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  • Writer's pictureRobert Spicer

The socially acceptable drug addict

When we use the phrase “drug addict”, the image of criminals and homeless people appears in our mind. These people that rob, steal and cheat their way through life to focus on gaining their next fix of crack cocaine or heroin that taints the rest of our society. These drug addicts are supplied by dangerous criminal drug dealers that form an underclass of criminality. It is a serious social problem, one that is reflected in the criminal sanctions available to the courts when they are court; those convicted of dealing heroin could face life imprisonment.

So, taking and dealing drugs are bad. Why? Well, most of us would realise it’s because they’re bad for us. However medical opinion, as science, is always subject to change. Heroin was legal up until the 1950s in the UK and regularly prescribed by doctors; it was only made illegal following international pressure to recognise its addictiveness. And there we are lead to the first great paradoxes in current thinking on drugs: illegal drugs are illegal because they are bad for us, therefore legal drugs are legal because they are not bad for us. It is widely viewed as down to this sad paradox that the drug mephedrome was taken by a number of teenagers last year which resulted in their death. This prompted the necessary reviews and reclassification in order to protect society, and a crackdown on those dealing the drug inevitably followed.

And so we have the cyclical circumstance of drug legality, the bad men deal the drugs to the naive population who don’t appreciate the effects of the drugs. They take the drugs, they suffer the bad side effects, and so the drugs are made illegal in order to make it difficult to get (among, obviously, other reasons). Job done.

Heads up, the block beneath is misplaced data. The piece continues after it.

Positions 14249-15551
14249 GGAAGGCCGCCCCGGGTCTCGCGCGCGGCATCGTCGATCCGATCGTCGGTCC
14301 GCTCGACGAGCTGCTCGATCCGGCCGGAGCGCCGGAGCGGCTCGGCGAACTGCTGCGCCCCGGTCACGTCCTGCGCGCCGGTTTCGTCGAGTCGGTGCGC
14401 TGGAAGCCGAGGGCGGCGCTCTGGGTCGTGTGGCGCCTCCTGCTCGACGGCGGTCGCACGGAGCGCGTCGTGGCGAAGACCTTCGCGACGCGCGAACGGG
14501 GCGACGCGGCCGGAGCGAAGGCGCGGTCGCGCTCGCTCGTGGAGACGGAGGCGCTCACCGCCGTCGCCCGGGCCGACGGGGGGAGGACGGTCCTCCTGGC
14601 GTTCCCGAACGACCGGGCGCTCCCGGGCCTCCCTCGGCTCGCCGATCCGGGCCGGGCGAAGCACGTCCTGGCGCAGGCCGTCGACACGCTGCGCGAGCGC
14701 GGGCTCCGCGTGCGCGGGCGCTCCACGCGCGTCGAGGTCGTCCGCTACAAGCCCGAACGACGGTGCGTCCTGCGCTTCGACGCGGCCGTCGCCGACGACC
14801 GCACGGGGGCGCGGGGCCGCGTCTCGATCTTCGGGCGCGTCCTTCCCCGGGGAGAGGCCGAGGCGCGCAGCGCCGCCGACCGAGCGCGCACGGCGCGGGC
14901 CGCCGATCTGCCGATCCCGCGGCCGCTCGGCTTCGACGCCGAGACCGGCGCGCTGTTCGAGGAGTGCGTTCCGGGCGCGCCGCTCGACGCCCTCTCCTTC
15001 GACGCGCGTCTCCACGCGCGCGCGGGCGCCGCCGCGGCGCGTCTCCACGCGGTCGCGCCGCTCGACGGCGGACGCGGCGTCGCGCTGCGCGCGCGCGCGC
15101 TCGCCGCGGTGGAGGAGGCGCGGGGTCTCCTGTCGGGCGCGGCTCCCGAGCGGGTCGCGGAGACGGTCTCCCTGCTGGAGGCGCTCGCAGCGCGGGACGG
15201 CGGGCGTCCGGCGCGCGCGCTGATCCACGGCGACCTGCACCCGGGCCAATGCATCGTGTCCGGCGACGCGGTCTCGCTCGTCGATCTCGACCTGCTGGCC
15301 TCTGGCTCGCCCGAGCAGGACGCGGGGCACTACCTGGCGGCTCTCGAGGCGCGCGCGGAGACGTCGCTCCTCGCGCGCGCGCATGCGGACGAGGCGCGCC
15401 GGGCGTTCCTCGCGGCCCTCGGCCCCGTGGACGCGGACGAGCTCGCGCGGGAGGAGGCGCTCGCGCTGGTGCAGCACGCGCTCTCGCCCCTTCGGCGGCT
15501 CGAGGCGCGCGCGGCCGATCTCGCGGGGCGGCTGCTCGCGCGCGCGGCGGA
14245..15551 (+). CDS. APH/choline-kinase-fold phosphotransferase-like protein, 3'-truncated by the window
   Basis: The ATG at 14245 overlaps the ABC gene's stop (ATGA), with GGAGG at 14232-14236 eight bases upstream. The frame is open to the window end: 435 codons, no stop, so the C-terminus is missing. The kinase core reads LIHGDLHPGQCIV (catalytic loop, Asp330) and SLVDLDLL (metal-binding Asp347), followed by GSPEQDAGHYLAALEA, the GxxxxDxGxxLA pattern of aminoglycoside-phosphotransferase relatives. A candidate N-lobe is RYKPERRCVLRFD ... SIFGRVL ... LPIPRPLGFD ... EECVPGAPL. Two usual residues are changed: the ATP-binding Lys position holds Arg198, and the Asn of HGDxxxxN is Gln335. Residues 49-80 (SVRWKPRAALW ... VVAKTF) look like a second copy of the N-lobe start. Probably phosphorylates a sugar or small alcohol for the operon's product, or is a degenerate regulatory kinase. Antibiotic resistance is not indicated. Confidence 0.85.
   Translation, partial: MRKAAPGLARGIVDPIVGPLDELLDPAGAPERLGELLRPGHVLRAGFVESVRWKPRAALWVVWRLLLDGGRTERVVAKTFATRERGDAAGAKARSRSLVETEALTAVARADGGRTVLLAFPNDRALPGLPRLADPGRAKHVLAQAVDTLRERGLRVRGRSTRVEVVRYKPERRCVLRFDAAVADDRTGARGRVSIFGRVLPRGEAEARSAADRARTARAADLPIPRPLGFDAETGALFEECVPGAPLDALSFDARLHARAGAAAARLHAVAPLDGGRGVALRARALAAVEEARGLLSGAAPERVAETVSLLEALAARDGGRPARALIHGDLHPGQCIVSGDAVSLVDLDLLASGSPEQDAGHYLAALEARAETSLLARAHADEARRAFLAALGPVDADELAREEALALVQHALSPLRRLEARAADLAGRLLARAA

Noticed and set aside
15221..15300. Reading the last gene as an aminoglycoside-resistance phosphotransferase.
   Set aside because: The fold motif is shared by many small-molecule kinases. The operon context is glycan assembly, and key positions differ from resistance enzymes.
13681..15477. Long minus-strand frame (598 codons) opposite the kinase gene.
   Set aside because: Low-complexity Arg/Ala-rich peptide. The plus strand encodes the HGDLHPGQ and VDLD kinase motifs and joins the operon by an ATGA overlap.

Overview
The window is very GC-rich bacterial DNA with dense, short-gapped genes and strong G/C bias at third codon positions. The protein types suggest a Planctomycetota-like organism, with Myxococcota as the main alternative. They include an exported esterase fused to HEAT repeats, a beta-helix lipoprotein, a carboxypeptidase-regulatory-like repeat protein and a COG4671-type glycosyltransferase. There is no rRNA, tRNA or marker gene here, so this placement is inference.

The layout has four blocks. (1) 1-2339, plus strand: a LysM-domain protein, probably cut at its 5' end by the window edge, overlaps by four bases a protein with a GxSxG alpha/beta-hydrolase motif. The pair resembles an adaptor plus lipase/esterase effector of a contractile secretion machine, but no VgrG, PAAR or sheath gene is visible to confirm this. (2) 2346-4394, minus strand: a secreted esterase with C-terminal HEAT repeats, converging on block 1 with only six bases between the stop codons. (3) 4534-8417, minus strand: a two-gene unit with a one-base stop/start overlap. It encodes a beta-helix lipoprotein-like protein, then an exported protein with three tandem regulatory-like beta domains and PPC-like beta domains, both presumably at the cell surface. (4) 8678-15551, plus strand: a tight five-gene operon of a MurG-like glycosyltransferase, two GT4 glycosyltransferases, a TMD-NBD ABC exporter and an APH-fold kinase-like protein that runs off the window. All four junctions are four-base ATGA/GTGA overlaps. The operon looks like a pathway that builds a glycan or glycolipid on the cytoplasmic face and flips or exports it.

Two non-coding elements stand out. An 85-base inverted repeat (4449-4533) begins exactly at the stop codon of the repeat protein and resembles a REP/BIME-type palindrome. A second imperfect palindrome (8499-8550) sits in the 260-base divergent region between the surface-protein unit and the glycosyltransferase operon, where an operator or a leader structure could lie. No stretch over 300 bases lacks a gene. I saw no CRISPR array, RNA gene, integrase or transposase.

But what about the biggest drug dealer in the country? The NHS, doctors and nurses who regularly supply drugs that are just as addictive and in some cases as bad for you as heroin and mephedrome? We wouldn’t call them “bad men”…would we?

Today (28th February), the BBC reported that an American study in the BMJ Open has found that that the risk of death among users of the sleeping tablet temazepam is four times higher than in non-users. In 2010, 2.8 million people were prescribed this drug, and 5.3 million were prescribed zopiclone, another common drug. The researchers found that overall 1 in every 16 patients who took sleeping pills died, compared to 1 in 80 of those it did not. Balance this increased risk with the lack of justifiable benefit of these drugs, and the future seems increasingly unclear. In their own words, the researchers said; “the meagre benefits of hypnotics, as critically reviewed by groups without financial interest, would not justify substantial risks.”

This story comes on top of the Independent’s report at the end of last year, which commented that doctors were being sued for inadvertently creating prescription drug addicts by failing to recognise the withdrawal symptoms associated with them. The failure to follow safety guidelines, which sets out the risks of certain drugs’ effects, has lead to an increase in clinical negligence litigation over long-term prescriptions of benzodiazepines, e.g. Valium. If taken off these drugs too quickly, patients may suffer from serious, disabling pain, and many are not warned about the dangers of withdrawal which can result in seizures and death.

The problem appears the speed at which these drugs are prescribed for a variety of social problems as opposed to purely medical. Professor Malcom Lader told the Independent that;

“There is no sign that such prescribing is diminishing. The Royal College of GPs is in denial about this because they fear being sued. With around a million long-term users, the [legal] defence unions will at some point decide that these cases are indefensible and GPs will have to pay their own costs.”

If increased addictiveness without recognisable benefit is the hallmark of “bad drugs” and thus illegal drugs, why are these prescriptions still being given? Why are the civil courts responsible for dealing with the effects of these drugs, but the criminal courts are required to deal with recreational use? Where’s the crackdown? The policy reclassification? The reaction?! And so we come to the second greatest paradox; the drug dealers that we really ought to be concerned with are perhaps not those who we see loitering on the street corners, but the ones that we pay for and trust almost unconditionally….


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